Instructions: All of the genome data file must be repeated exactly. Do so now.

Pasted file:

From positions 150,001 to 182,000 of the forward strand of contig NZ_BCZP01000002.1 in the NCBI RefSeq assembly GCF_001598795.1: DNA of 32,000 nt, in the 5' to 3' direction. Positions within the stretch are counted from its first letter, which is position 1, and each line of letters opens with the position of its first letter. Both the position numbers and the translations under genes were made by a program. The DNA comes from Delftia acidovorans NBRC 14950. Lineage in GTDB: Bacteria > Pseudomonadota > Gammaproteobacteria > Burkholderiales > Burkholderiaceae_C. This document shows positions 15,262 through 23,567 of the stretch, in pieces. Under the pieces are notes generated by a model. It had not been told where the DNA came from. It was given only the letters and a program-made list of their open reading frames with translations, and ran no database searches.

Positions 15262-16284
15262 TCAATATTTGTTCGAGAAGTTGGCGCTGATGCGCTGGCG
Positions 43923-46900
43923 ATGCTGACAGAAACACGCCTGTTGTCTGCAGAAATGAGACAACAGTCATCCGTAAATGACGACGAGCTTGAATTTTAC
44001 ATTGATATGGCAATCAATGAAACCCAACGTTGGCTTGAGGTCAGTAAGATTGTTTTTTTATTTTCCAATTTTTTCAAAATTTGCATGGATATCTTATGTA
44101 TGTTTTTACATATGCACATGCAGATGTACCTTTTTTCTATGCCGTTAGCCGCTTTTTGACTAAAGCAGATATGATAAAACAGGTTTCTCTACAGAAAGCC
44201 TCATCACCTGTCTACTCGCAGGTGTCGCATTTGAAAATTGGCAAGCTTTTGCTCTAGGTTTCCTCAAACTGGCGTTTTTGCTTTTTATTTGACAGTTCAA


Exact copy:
From positions 150,001 to 182,000 of the forward strand of contig NZ_BCZP01000002.1 in the NCBI RefSeq assembly GCF_001598795.1: DNA of 32,000 nt, in the 5' to 3' direction. Positions within the stretch are counted from its first letter, which is position 1, and each line of letters opens with the position of its first letter. Both the position numbers and the translations under genes were made by a program. The DNA comes from Delftia acidovorans NBRC 14950. Lineage in GTDB: Bacteria > Pseudomonadota > Gammaproteobacteria > Burkholderiales > Burkholderiaceae_C. This document shows positions 15,262 through 23,567 of the stretch, in pieces. Under the pieces are notes generated by a model. It had not been told where the DNA came from. It was given only the letters and a program-made list of their open reading frames with translations, and ran no database searches.

Positions 15262-16284
15262 TCAATATTTGTTCGAGAAGTTGGCGCTGATGCGCTGGCG
Positions 43923-46900
43923 ATGCTGACAGAAACACGCCTGTTGTCTGCAGAAATGAGACAACAGTCATCCGTAAATGACGACGAGCTTGAATTTTAC
44001 ATTGATATGGCAATCAATGAAACCCAACGTTGGCTTGAGGTCAGTAAGATTGTTTTTTTATTTTCCAATTTTTTCAAAATTTGCATGGATATCTTATGTA
44101 TGTTTTTACATATGCACATGCAGATGTACCTTTTTTCTATGCCGTTAGCCGCTTTTTGACTAAAGCAGATATGATAAAACAGGTTTCTCTACAGAAAGCC
44201 TCATCACCTGTCTACTCGCAGGTGTCGCATTTGAAAATTGGCAAGCTTTTGCTCTAGGTTTCCTCAAACTGGCGTTTTTGCTTTTTATTTGACAGTTCAA